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Tuesday, 17 May 2011

EC addresses complementary considerations on trade and GMO regulations

The European Commission has released a staff working paper addressing legal considerations on the cultivation of genetically modified organisms (GMOs), raised in legal opinions by the EU Council and EU Parliament. The paper is part of an ongoing debate on an amendment to the EU Directive on GMO regulation, which would allow member States to restrict or prohibit the cultivation of GMOs that have been approved at EU level, based on a list of objectives such as public morale or preventing environmental harm. The legal services of the EU Council and the EU Parliament had raised concerns regarding the compatibility of possible national measures adopted by member States with international trade law under the World Trade Organization (WTO). The staff working paper presents an analysis of possible complaints by other WTO members and how these would be treated by the WTO Apellate Body. It argues that the EU has different regulatory approaches to non-GMOs and GMOs, although such regulations provide for neutral treatment of imported and domestic products. This implies that a non-EU WTO member wanting to export GMO products to the EU cannot use the treatment of a non-GMO product as the basis for a claim of violation of the requirement that an imported product  must be treated no less favorably than the domestic like product. This argument holds as long as the list of objectives laid out in the regulation meets certain conditions, which are laid out in the paper. The paper further states that the list of potentially legitimate objectives is open and not limited to the matters expressly identified in the general exceptions set out in the General Agreement on Tariffs and Trade (GATT).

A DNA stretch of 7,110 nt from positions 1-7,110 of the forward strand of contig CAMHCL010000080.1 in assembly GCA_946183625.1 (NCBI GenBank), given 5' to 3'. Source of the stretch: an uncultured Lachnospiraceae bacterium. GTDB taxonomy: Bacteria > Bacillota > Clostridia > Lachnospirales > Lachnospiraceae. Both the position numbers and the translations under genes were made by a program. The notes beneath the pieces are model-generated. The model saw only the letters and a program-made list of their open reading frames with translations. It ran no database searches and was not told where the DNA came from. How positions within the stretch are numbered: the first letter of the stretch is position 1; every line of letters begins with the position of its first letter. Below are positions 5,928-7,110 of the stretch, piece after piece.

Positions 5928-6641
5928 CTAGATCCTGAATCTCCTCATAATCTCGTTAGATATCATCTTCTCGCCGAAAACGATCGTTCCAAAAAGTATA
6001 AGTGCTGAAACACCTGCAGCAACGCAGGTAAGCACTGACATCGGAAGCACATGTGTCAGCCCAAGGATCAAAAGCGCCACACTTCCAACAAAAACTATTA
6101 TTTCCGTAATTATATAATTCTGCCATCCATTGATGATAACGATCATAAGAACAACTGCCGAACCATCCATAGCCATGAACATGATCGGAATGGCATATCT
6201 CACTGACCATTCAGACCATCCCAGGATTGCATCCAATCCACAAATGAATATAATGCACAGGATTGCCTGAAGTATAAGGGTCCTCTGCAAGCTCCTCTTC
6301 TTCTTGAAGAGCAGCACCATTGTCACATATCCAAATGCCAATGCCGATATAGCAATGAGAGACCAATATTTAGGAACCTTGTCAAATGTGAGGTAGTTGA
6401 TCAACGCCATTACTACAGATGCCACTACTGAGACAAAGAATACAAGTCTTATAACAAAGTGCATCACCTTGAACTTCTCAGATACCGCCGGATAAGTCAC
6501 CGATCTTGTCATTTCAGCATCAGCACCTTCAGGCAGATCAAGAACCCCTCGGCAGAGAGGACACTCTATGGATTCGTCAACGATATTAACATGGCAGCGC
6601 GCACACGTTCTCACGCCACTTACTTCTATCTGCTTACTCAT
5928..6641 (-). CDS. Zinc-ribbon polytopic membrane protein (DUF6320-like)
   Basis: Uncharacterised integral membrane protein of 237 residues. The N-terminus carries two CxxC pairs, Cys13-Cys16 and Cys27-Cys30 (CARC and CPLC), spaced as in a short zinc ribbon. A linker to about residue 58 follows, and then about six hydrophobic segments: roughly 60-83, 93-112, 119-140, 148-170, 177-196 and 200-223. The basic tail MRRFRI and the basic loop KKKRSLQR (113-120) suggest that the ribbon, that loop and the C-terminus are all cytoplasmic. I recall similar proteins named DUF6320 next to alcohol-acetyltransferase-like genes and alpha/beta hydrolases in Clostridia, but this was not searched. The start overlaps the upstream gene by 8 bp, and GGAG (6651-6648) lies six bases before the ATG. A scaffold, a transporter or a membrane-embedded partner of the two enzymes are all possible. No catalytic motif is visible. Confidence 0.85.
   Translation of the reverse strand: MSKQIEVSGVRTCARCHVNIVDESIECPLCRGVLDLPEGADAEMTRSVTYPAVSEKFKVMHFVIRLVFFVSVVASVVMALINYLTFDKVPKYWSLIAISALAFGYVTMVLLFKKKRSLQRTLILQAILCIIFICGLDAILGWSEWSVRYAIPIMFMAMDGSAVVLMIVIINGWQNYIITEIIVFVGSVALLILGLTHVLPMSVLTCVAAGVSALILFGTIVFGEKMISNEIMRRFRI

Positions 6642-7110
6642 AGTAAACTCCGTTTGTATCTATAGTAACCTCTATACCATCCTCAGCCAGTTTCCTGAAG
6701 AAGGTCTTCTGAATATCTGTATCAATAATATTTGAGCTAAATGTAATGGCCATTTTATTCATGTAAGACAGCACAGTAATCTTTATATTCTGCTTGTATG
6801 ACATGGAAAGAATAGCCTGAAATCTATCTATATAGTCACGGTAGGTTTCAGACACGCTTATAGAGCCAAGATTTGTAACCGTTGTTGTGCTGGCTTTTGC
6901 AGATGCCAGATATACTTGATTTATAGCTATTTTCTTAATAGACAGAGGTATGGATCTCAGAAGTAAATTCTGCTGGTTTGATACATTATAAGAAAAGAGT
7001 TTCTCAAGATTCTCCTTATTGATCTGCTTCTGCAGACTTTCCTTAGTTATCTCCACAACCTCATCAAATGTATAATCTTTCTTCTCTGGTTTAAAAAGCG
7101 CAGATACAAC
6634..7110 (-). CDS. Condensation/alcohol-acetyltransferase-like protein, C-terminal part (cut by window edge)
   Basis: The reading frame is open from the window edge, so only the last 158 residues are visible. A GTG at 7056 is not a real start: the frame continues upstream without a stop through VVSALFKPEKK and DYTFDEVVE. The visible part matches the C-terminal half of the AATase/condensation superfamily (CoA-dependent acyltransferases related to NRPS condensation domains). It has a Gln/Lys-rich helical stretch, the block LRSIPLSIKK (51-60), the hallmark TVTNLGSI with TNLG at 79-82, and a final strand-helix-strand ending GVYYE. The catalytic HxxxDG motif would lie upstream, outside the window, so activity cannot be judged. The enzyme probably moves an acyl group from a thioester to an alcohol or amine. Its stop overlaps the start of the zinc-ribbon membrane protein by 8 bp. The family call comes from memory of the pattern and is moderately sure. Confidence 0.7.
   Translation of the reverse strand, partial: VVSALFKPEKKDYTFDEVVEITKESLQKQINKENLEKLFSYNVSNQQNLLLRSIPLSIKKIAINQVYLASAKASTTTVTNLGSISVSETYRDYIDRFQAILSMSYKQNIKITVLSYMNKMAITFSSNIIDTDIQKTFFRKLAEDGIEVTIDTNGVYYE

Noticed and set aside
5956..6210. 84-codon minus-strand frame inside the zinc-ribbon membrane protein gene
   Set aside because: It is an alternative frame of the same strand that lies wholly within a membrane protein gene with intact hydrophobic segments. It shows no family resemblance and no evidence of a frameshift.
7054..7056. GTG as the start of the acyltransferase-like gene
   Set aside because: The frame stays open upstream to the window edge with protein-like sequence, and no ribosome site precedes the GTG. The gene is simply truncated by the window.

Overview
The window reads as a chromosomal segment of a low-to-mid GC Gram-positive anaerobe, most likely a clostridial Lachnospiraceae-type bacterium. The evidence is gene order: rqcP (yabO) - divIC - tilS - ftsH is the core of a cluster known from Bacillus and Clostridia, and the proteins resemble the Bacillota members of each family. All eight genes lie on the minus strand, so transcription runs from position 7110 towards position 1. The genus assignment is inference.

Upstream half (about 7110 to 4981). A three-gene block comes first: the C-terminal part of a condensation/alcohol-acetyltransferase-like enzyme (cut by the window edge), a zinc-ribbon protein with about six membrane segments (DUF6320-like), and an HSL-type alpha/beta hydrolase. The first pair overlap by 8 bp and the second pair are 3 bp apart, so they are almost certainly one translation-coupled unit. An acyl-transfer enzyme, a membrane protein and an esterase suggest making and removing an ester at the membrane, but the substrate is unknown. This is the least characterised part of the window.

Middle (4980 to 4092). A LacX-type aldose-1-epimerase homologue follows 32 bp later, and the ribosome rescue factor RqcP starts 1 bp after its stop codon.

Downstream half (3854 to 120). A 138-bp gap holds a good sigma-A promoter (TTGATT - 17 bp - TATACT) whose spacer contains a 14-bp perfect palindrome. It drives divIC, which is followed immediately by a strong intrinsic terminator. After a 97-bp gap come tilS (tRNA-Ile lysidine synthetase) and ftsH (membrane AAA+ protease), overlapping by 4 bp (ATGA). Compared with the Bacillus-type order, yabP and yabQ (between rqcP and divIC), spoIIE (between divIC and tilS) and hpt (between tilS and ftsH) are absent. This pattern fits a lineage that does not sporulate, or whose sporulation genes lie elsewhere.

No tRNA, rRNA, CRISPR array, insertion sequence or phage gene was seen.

Source: European Commission